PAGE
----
Joseph Sheffu, Country Leader of EY Tanzania on the ins, outs, and opportunities to be had by investing in Tanzania.

Tanzania's GDP grew from 6% to 7% between 2010 and 2013, and is expected to reach 7.2% in 2014. This is above the Sub-Sahara African average growth rate of 4.7 % recorded in 2013. The UNCTAD World Investment Report 2014 has ranked Tanzania among the top-10 Sub-Sahara African FDI destinations.

Continued strong economic fundamentals reflect Tanzania's sound socio-economic policies, improving governance and democracy, private sector participation, friendly investment climate, and sustained peace and security. The government sees enhanced infrastructure and policies as catalysts of further economic growth, and, hence, major on-going reforms.


Walking around Dar es Salaam, and indeed countrywide, one is struck by the sheer number of earth moving trucks and construction cranes, as well as the mushrooming of high rise buildings confirming a growing infrastructure sector. The Port of Dar es Salaam is a major gateway to surrounding countries like Zambia, Malawi, Rwanda, Burundi, and the Democratic Republic of the Congo. Arusha, the second largest city, and center of the tourism industry, hosts the headquarters of the East African Community (EAC), the International Court on the Rwanda Genocide, and the World Heritage sites of the Ngorongoro Crater and the Serengeti National Park.

Tanzania has ratified several multilateral and bilateral agreements on the protection and promotion of foreign investment, which safeguard foreign investors against the nationalization and expropriation of their investments in Tanzania. Furthermore, Tanzania has concluded double-taxation agreements with several countries. Among other agreements and memberships, Tanzania is a member of the Multilateral Investment Guarantee Agency (MIGA) and International Centre for Settlement of Investment Disputes (ICSID), as well as being a signatory to the New York Convention on the recognition and enforcement of Arbitration Awards.


The government's blueprint for the years 1999 to 2025 aims to transform Tanzania into a newly industrialized “middle-income country providing a high quality of life to all its citizens." The plan also aspires to achieve the country's Millennium Development Goals (MDG) by 2015. Anchored on economic, social, and political governance, it seeks to achieve and sustain an annual economic growth rate of at least 8% until 2025. Growth is widely distributed, covering all economic and social sectors, resulting in the eradication of abject poverty by 2025. Key sectors identified in the plan include: agriculture, tourism, mining, oil and gas, manufacturing, wholesale, retail trade, and financial services.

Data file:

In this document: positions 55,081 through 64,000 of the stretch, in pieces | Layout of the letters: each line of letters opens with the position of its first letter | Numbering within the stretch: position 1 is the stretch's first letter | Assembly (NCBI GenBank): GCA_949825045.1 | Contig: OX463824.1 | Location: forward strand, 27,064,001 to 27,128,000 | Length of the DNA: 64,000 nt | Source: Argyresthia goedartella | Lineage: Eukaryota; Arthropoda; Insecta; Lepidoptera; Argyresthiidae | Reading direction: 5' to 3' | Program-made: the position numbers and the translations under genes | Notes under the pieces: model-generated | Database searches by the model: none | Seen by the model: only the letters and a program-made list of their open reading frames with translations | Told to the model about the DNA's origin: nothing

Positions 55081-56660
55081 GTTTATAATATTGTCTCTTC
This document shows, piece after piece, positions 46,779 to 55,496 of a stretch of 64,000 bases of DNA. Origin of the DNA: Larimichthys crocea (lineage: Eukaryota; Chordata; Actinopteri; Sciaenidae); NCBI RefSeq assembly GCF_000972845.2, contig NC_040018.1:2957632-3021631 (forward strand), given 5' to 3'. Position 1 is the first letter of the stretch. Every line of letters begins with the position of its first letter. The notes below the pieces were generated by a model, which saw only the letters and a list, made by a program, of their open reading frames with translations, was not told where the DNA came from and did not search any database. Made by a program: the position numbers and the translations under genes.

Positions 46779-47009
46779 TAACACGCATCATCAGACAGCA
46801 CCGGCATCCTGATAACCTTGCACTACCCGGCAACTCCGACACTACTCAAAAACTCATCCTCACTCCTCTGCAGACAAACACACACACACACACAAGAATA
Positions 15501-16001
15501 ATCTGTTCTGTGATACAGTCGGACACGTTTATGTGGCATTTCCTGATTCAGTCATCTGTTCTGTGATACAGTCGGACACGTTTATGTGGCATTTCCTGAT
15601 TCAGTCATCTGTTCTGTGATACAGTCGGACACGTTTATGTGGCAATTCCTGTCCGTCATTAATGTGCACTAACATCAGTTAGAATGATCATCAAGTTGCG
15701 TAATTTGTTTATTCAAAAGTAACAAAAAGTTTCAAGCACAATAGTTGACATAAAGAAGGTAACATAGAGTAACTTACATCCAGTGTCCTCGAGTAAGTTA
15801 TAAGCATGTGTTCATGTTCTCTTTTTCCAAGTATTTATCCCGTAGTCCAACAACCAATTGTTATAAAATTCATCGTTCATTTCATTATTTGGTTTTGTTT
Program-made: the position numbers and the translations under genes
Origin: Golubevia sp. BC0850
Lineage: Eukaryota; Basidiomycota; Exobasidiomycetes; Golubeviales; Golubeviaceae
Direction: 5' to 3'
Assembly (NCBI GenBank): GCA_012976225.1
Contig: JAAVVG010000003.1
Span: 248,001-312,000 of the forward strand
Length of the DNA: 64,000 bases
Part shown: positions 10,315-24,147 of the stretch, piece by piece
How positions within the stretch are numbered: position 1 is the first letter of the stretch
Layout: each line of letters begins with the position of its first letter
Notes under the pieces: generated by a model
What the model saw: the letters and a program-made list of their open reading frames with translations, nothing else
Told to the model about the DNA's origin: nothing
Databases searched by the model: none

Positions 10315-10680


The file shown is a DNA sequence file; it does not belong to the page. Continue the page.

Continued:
Tanzania ratified the 2010 EAC Common Market Protocol, which promotes regional integration through the adoption of common tariffs and allowing of free movement of goods, services, capital, labor, and rights of establishment within member states of Tanzania, Kenya, Uganda, Rwanda, and Burundi. Tanzania is also a member of Southern Africa Development Community (SADC), which gives it added advantages. Investors in Tanzania can, therefore, leverage the country's membership of the trading blocks to access to markets and opportunities in the member countries.


Given the country's history, Tanzanian commercial laws are largely based on English and Common laws principles. Common forms of business organisations are incorporated companies, registered branches of overseas companies, a sole proprietors and partnerships.

Memorandum and Articles of Association must be completed and filed with Business Registrations and Licensing Agency (BRELA) in order to incorporate a company. Currently, a company must have at least two shareholders who could be of any nationality/citizenship. Following the recently approved changes in the Companies Act in 2002, which have yet to be regularized, it will shortly be possible for a company to have only one shareholder of any nationality/citizenship.


Companies are subject to corporate tax on their worldwide taxable income at a corporate tax rate of 30%, or at a reduced rate of 25% if at least 30% of the company's equity is listed on the Dar es Salaam Stock Exchange. The taxation principle of whole and exclusive use in the production of income is applied in determining deductibility of expenditure.